It is without question that advances in technology (e-mail, cellular phones, text messaging, instant messaging, electronic filing, etc.) have made the lives of lawyers easier in many regards—from information gathering to client communications, to shear speed in all aspects of the practice. However, it is equally unquestionable that such technological advancements can have "dramatic implications . . . and raise ethical issues" of which all lawyers must be aware.1
What is Metadata and What Does it Mean? Metadata is quite literally "data about data" 2 - however, this definition fails to properly inform attorneys as to what really constitutes metadata. One federal court has defined metadata and stated that it is data that describes "the history, tracking, or management of an electronic document" and can include "a file’s name, a file’s location (e.g., directory structure or pathname), file format or file type, file size, file dates (e.g., creation date, date of last data modification, date of last data access, and date of last metadata modification), and file permissions (e.g., who can read the data, who can write to it, who can run it)."3 Metadata can be found in any number of electronic documents and is removable by many different approaches, assuming one takes the time and effort to do so.4
Metadata is information or data not intended to be part of the final document. As such, "the ability to view metadata raises ethical questions for the sending attorney and the receiving attorney."5 These ethical quandaries stem from the already established Model Rules of Professional Conduct and, in this state, the Illinois Rules of Professional Conduct. Specifically, Rule 1.6(a) of the Model Rules of Professional Conduct states that "lawyer shall not reveal information relating to the representation of a client unless the client gives informed consent" and Rule 1.6(a) of the Illinois Rules of Professional Conduct states that "a lawyer shall not, during or after termination of the professional relationship with the client, use or reveal a confidence or secret of the client known to the lawyer unless the client consents after disclosure" (and unless necessary to prevent a client from committing an action that would result in death or serious bodily harm).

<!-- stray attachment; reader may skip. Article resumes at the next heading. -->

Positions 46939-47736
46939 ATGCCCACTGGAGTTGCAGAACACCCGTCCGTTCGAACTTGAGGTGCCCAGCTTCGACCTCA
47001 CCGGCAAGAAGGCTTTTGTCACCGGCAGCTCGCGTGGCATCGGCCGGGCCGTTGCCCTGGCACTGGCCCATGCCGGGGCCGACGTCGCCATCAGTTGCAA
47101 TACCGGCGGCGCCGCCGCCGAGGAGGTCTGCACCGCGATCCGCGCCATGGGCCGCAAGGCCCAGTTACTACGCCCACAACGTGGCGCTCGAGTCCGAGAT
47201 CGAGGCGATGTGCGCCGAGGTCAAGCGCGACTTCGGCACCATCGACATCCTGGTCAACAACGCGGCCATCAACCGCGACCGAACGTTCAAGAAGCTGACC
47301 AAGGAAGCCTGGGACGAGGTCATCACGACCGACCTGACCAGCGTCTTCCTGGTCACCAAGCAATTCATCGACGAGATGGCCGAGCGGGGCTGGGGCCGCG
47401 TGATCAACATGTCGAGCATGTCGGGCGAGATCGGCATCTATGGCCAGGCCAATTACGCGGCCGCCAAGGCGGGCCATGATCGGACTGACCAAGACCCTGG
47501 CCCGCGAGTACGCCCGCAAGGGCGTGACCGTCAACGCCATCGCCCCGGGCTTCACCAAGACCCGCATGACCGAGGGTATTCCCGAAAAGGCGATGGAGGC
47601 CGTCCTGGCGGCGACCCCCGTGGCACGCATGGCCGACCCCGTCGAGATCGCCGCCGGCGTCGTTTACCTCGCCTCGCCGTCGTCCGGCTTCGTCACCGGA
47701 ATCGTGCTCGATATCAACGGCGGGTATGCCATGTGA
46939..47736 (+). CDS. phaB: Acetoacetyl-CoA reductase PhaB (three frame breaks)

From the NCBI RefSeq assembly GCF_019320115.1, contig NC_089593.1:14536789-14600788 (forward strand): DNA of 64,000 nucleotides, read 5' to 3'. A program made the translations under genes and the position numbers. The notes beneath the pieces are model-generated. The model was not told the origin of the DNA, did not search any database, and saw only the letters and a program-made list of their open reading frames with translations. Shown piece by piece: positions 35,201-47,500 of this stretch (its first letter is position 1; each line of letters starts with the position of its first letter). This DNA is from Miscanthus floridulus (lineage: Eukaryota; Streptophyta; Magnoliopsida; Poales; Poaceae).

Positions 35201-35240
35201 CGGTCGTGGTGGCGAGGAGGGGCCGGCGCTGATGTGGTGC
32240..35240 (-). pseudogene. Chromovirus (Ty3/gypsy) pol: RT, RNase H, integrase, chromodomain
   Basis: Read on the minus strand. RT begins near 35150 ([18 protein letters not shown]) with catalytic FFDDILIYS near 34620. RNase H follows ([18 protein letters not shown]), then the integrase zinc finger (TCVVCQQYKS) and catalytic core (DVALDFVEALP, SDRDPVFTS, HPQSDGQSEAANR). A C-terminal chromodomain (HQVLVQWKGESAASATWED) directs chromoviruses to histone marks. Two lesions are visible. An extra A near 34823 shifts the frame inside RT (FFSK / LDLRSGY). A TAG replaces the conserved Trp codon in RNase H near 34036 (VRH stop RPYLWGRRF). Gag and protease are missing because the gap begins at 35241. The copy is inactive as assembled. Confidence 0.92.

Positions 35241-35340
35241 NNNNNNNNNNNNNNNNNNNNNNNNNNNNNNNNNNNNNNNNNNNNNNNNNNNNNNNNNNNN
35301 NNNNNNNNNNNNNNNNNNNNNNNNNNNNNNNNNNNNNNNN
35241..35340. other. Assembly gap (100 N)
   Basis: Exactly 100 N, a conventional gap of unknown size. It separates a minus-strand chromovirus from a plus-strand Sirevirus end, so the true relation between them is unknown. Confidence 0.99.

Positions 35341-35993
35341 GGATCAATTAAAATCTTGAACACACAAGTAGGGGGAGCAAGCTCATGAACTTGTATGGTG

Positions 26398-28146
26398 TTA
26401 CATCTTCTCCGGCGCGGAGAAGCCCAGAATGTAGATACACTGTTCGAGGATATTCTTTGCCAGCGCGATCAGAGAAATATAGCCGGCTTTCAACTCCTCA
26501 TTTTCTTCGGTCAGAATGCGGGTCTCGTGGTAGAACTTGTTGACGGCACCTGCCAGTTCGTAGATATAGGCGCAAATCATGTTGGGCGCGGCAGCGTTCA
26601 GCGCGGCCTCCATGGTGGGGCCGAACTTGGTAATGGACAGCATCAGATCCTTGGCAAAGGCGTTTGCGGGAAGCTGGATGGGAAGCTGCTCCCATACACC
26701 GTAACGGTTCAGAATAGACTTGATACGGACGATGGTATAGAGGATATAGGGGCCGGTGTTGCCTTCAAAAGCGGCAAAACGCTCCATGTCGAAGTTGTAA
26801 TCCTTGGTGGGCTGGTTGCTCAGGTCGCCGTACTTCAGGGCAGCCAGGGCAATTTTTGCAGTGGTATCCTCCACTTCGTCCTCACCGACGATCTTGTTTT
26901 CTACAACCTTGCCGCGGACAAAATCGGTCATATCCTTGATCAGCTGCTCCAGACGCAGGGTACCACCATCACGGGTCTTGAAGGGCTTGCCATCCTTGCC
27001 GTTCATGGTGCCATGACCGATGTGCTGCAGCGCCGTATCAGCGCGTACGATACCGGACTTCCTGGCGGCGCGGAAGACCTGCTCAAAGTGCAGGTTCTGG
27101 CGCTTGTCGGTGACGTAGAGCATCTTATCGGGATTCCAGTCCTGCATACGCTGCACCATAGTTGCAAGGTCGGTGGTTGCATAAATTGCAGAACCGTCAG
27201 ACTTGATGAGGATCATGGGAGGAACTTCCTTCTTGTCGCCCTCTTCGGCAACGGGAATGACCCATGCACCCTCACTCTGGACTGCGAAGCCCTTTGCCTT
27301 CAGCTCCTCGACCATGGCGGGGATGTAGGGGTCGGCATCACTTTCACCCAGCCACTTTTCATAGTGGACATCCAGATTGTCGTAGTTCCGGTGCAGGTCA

While both versions of Rule 1.6(a) are straightforward and clear on their face, neither specifically addresses what obligations an attorney has when technology is added to the equation. There is certainly an argument to be made that failure to scrub metadata from a document electronically sent to opposing counsel would be an ethical violation because it could result in the disclosure of confidential information such as tracked changes from co-counsel or the client.6 Illinois has taken no specific stand on whether this would be an ethics violation, however. The American Bar Association and a number of other states have taken affirmative stands. But they have taken different sides, leaving unclear what would and would not constitute an ethics violation in this context.
Metadata in Illinois. Illinois recently passed a new version of the Illinois Rules of Professional Conduct.7 While several changes have been made,8 including the addition of comments, the rules still fail to address metadata. This was a perfect opportunity for clarification of the rules on metadata for lawyers in Illinois, but unfortunately that opportunity was overlooked.
While Illinois has never dealt directly with the ethical obligations of attorneys in regards to the "transmi[ssion] [of] confidential information in document metadata"9, the Illinois State Bar Association has offered an ethical opinion on "inadvertent disclosure of confidential materials" in general.10 The opinion says, in pertinent part:
"A lawyer who, without notice of the inadvertent transmission, receives and reviews an opposing party’s confidential materials through the error or inadvertence of opposing counsel, may use information in such materials. A lawyer who knows of an inadvertent transmission before confidential materials of an opposing party have been opened and reviewed should return such materials without examination. A lawyer has a duty to advise a client that confidential information was inadvertently transmitted to and read by opposing counsel."